What’s the biggest drinking day of the year? It’s a common question among lushes and frat boys alike. Though many major holidays have laid claim to the title, one company believes they’ve found the answer, and it’s a tie between two likely suspects.
BACtrack makes smartphone breathalyzers that can track users’ blood alcohol content, or BAC. Over the past year, “nearly 300,000 BAC test results were aggregated anonymously from users of BACtrack Mobile, BACtrack's award-winning smartphone breathalyzer, and BACtrack Vio, BACtrack's newest smartphone breathalyzer,” according to the company website. Together, this information formed the “BACtrack Consumption Report,” which the company compiled into an interactive graph showing average BAC levels for every single day of the year (as well as info broken down by cities and states).
So what day was tops for tippling? BACtrack found a dead heat between the Saturday of St. Patrick’s Day weekend and New Year’s Eve (who would have thought?) both of which had an average user BAC of 0.094% —which is notably significantly over the national 0.08% level that is the cut off for drunk driving.
One of the most interesting findings, however, was that winter appears to be the top “drinking season.” 13 of the top 14 drinking days all landed between December and March, with Cinco de Mayo being the only outlier.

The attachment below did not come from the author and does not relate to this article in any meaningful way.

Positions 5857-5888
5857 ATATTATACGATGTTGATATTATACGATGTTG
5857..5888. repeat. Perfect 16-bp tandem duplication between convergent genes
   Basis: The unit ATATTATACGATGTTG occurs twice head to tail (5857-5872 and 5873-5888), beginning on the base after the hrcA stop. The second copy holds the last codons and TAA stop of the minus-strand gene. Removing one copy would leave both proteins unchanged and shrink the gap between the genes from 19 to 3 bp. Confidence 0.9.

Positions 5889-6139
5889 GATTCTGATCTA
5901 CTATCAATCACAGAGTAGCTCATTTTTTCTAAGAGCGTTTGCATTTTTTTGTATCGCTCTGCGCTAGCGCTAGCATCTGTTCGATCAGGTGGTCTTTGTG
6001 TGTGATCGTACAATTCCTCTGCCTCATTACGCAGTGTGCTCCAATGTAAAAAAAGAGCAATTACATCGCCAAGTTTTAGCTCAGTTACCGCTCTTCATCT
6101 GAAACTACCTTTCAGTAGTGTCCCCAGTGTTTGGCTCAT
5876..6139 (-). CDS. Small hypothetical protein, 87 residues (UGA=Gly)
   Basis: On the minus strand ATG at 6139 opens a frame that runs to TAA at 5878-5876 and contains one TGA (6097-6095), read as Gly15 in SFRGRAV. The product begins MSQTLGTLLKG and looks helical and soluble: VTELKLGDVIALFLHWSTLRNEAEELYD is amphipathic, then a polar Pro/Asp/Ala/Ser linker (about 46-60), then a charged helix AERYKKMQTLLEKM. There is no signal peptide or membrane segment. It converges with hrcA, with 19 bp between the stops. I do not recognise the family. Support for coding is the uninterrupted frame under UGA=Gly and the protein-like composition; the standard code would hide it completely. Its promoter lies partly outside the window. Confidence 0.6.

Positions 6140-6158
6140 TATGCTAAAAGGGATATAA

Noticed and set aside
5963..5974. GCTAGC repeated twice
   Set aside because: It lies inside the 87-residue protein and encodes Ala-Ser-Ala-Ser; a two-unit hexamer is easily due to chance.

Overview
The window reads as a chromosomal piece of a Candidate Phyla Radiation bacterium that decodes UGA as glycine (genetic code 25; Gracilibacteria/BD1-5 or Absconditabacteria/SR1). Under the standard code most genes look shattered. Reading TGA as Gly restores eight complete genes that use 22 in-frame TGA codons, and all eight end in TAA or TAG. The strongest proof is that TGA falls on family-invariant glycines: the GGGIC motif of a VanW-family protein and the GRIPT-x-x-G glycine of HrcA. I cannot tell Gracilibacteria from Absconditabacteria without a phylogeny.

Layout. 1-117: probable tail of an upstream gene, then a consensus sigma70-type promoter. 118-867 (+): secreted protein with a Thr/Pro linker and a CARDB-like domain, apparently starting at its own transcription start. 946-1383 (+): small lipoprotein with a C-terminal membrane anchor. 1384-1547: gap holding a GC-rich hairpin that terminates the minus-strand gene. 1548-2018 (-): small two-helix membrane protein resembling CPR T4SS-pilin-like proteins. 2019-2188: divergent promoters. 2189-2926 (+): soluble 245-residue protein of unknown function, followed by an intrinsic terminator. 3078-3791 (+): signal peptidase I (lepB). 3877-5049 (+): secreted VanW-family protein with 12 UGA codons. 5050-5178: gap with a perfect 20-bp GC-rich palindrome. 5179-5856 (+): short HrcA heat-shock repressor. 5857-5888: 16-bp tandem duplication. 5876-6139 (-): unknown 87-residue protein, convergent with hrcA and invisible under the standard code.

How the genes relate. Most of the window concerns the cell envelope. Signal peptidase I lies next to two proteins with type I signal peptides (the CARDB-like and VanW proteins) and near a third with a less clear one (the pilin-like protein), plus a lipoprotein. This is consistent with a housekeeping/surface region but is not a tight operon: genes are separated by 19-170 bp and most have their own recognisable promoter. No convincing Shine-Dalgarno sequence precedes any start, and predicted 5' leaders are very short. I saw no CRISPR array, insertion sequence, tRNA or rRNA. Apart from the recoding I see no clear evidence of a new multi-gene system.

Keep in mind, all this data is from people who are using BACtrack’s breathalyzer app. As the Washington Post points out, “If you have a portable breathalyzer that you bring with you wherever you go, you probably drink more than the average person.” And maybe being locked indoors during cold winter months makes you more conducive to breaking out a breathalyzer app on your phone. Or maybe all the heaviest drinkers head off on vacation during the summer and leave their breathalyzers behind.
Regardless of how these results might be biased, as far as pure statistical analysis is concerned, we’ve yet to find a foolproof method for determining national drunkenness on any given day, so BACtrack’s data seems as good as anyone else’s. I’ll drink to that (but I don’t have a breathalyzer, so do I really count?)
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